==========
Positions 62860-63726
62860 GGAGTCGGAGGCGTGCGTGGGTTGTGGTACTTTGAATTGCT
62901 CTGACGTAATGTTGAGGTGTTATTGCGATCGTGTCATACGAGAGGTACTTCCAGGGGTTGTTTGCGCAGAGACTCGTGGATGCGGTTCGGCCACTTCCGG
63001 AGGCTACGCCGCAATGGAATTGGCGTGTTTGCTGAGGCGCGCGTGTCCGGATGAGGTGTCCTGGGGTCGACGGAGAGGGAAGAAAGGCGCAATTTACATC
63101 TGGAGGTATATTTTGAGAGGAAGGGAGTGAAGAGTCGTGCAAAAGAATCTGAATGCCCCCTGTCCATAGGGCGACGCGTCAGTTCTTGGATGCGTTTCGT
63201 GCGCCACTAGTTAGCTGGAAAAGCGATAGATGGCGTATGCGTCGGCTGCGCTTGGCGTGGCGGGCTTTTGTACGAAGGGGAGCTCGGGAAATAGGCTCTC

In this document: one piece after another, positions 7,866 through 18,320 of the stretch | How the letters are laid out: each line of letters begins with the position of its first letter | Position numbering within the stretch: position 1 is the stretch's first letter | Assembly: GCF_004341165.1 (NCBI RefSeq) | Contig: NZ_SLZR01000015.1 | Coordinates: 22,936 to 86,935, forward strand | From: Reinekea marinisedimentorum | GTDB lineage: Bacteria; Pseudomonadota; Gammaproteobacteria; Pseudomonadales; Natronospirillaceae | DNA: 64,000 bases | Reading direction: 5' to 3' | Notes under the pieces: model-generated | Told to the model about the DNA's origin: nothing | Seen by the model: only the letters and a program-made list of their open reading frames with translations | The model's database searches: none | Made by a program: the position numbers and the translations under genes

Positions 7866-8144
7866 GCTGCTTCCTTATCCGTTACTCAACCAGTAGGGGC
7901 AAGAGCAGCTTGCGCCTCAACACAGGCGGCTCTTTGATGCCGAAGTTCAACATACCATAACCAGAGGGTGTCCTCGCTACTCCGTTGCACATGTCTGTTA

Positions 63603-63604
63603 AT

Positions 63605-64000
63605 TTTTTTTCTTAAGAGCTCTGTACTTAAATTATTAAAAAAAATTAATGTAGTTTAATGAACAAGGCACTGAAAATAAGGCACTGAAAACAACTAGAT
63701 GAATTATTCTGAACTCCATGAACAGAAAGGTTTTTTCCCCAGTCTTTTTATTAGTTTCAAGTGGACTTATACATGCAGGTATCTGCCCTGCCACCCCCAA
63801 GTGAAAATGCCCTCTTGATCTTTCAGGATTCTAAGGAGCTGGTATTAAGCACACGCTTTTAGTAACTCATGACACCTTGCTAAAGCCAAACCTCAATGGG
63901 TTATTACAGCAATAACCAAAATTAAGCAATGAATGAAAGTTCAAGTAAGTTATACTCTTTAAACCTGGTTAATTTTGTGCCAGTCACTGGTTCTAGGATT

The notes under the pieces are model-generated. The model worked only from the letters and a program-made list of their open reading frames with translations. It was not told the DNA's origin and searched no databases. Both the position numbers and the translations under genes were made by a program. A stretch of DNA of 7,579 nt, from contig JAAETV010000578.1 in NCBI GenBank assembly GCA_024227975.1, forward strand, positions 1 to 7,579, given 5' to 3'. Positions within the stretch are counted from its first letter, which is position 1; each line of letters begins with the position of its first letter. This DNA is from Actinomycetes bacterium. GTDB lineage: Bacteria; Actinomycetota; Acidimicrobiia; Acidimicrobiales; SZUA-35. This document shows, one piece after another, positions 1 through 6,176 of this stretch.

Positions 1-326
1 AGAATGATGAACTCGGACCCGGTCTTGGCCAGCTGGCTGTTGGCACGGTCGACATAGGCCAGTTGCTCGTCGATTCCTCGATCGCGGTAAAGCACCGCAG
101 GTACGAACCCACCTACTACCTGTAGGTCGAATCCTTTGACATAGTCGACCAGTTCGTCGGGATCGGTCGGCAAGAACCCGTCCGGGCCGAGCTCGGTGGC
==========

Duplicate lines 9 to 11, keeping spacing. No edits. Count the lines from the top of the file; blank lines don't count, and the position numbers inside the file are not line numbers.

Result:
7866 GCTGCTTCCTTATCCGTTACTCAACCAGTAGGGGC
7901 AAGAGCAGCTTGCGCCTCAACACAGGCGGCTCTTTGATGCCGAAGTTCAACATACCATAACCAGAGGGTGTCCTCGCTACTCCGTTGCACATGTCTGTTA

Positions 63603-63604